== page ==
Posted by: jeannineatkins | May 20, 2010

Mini Lesson in Writing a Picture Book

Recently someone with a few characters in mind asked me, “How do I write a picture book?”

This was a phone conversation, so I didn’t have much time. I didn’t point out that I’d read many books with an eye out for narrative strategies, evocative settings, and the kinds of shadows cast by words, wrote a zillion pages that never worked out, regularly bang my head on my desk, and keep myself still until some delight comes back onto the page.

What I said was, “Watch the balance of what’s a lesson and what’s fun. Most books have something to teach, but you want to stay in the child character’s view as much as you can. Or maybe make that child an animal or creature, more apt to have adventures without someone worrying about them. Think of the age of your audience and keep words and sentences simple. You don’t want to go on and on. Most picture books are thirty-two pages, so while your manuscript can be written out without breaks, some writers like to make what’s called a book dummy. You can take eight sheets of paper and divide them by four, and make sure you have good material for each of those pages. Some action. Avoid talking heads.”

If I get another call, I might add that it’s good to take a long look at some of the greats, like Stellaluna, Make Way for Ducklings, Corduroy, Roxaboxen, or The Lorax.

And then try to love patience. Most good work takes a long time.

Advertisements

Responses

  1. Wow. That was a lot of great advice in a nutshell. Although some first-time picture book writers won’t listen to most of it, because that is the nature of learning to write picture books.

  2. I’m glad you thought there was some good advice there, Kelly. At least in this instance I was asked for advice, which gives you hope some listening might be happening.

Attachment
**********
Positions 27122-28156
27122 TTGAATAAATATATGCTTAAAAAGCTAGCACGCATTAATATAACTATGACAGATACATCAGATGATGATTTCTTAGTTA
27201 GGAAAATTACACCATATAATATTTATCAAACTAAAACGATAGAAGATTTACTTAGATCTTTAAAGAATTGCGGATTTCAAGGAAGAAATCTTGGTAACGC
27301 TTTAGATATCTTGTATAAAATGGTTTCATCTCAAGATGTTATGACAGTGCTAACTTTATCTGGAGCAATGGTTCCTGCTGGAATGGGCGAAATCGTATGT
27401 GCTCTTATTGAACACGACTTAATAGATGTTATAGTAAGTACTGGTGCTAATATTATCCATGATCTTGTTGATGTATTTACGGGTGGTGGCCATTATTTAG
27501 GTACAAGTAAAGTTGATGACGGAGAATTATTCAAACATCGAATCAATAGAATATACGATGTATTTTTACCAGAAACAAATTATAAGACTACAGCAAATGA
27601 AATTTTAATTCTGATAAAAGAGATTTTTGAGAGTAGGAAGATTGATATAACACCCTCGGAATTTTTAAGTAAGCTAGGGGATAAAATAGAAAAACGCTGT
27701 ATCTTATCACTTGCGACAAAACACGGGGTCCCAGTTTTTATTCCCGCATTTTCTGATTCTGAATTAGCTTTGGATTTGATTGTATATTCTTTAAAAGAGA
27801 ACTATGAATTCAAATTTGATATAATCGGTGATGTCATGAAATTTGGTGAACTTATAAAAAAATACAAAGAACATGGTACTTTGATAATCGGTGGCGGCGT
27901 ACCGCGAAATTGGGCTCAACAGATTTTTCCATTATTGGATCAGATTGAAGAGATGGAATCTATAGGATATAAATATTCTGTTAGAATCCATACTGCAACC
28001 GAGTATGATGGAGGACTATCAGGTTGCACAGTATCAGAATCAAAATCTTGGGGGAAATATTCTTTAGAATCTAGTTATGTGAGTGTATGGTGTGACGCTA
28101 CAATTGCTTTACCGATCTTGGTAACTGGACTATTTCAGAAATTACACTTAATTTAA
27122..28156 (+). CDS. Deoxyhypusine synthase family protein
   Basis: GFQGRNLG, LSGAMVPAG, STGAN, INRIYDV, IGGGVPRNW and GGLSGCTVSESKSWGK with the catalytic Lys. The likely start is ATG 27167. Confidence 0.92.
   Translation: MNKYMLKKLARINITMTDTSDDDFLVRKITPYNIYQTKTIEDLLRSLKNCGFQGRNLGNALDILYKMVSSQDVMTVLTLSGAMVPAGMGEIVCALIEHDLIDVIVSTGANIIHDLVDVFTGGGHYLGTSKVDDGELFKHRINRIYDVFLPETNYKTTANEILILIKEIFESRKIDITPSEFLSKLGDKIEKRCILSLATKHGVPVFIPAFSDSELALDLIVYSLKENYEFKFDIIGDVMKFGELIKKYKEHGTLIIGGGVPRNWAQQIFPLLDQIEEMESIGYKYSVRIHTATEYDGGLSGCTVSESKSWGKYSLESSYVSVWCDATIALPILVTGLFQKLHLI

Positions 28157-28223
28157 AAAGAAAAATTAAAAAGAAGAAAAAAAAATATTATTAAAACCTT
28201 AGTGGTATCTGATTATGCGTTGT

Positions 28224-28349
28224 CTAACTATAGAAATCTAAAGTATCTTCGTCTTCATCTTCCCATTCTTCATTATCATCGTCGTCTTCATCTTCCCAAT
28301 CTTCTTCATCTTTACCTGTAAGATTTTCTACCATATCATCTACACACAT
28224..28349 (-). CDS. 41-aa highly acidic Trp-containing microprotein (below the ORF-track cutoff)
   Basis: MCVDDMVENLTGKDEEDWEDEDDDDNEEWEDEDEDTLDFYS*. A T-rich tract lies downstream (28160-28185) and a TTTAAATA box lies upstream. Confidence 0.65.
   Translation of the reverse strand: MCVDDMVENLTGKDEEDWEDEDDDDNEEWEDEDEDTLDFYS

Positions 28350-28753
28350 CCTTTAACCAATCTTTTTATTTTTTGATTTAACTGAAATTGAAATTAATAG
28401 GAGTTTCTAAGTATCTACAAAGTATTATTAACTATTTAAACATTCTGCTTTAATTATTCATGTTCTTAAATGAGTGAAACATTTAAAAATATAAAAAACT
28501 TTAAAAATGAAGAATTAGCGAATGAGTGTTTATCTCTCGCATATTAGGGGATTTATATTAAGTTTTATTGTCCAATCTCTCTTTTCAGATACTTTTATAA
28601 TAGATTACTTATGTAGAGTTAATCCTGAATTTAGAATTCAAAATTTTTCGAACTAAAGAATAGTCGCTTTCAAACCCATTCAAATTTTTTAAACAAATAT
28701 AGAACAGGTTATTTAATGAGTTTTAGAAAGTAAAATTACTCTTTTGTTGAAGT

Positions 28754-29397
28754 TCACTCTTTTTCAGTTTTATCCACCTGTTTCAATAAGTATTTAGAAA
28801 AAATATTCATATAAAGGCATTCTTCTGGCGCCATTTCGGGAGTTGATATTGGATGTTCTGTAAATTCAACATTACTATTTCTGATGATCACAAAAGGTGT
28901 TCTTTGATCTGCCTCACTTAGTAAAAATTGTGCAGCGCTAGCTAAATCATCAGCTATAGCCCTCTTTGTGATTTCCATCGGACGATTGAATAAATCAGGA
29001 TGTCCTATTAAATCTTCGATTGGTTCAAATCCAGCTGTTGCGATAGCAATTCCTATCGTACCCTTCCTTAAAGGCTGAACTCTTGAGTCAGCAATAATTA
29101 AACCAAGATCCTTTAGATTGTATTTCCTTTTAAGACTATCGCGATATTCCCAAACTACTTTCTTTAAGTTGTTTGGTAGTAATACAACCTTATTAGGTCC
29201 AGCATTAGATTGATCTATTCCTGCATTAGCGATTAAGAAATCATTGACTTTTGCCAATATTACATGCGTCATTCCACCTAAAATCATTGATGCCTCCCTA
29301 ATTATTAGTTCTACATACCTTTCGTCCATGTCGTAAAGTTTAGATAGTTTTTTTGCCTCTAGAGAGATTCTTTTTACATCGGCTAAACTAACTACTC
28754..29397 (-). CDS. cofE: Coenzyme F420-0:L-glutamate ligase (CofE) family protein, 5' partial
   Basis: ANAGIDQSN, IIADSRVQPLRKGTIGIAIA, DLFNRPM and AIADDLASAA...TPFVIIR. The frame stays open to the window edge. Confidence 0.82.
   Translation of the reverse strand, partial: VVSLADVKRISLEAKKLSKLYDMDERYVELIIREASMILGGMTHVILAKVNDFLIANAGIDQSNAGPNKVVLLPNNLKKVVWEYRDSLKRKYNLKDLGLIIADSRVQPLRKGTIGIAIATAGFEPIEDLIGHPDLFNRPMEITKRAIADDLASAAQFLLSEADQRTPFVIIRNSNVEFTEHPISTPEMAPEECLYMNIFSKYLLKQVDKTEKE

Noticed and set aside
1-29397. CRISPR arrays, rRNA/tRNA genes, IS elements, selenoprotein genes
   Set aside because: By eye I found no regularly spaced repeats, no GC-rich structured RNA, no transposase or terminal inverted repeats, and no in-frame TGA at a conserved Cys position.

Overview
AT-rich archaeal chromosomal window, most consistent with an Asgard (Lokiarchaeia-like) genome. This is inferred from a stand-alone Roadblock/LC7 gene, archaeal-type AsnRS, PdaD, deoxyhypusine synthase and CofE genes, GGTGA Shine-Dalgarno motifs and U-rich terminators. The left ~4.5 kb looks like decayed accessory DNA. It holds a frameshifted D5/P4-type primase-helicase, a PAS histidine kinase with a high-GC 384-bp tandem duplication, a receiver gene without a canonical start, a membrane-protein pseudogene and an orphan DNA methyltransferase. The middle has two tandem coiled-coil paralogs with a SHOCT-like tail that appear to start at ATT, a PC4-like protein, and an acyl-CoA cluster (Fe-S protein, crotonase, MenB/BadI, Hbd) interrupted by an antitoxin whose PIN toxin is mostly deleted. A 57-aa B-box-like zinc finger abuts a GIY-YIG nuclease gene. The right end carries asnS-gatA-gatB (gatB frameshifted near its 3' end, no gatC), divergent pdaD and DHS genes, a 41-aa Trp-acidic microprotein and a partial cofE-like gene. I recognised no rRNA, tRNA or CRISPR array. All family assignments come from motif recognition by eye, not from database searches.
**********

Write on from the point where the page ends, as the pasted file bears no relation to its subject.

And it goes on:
3. I found your blog through and friended you. I hope that’s okay.
    Your picture book advice sounds wonderful. I will do my best to follow it. I will also check out the books you’ve mentioned.
    Thank you!

  4. Oh, yes, Roxaboxen is one of my very favorites! Do I have it somewhere? Now I have to go check because I want to read it!
    Ellen W.

  5. “And then try to love patience” works for all of us, I think. Although I think PB authors have the toughest gig of all. Major patience is needed.

  6. Thank you for coming here from Jo’s wonderful blog, for friending me, and for thinking that some of my words might prove useful. Good luck with your writing!

  7. Hope you found Roxaboxen. It’s good to read every once in a while!

  8. Oh, patience, with its quietness and crevices and the tricks we learn to fit it into our lives. Not easy to love or even like, but we don’t have much choice but to try.

  9. Oh my lord, so much eloquent good sense!
    Sarah Lamstein

  10. Jeannine ~ Roxaboxen has always been one of my favorites. I read that to Maggie hundreds of times, keeping in mind that memory likes to exaggerate the numbers.

  11. Good Work . Thanks For information. – athens greece hotels

  12. Good Work . Thanks For information. – athens greece hotels


Leave a Reply

Fill in your details below or click an icon to log in:

WordPress.com Logo

You are commenting using your WordPress.com account. Log Out / Change )

Twitter picture

You are commenting using your Twitter account. Log Out / Change )

Facebook photo

You are commenting using your Facebook account. Log Out / Change )

Google+ photo

You are commenting using your Google+ account. Log Out / Change )

Connecting to %s

Categories

%d bloggers like this: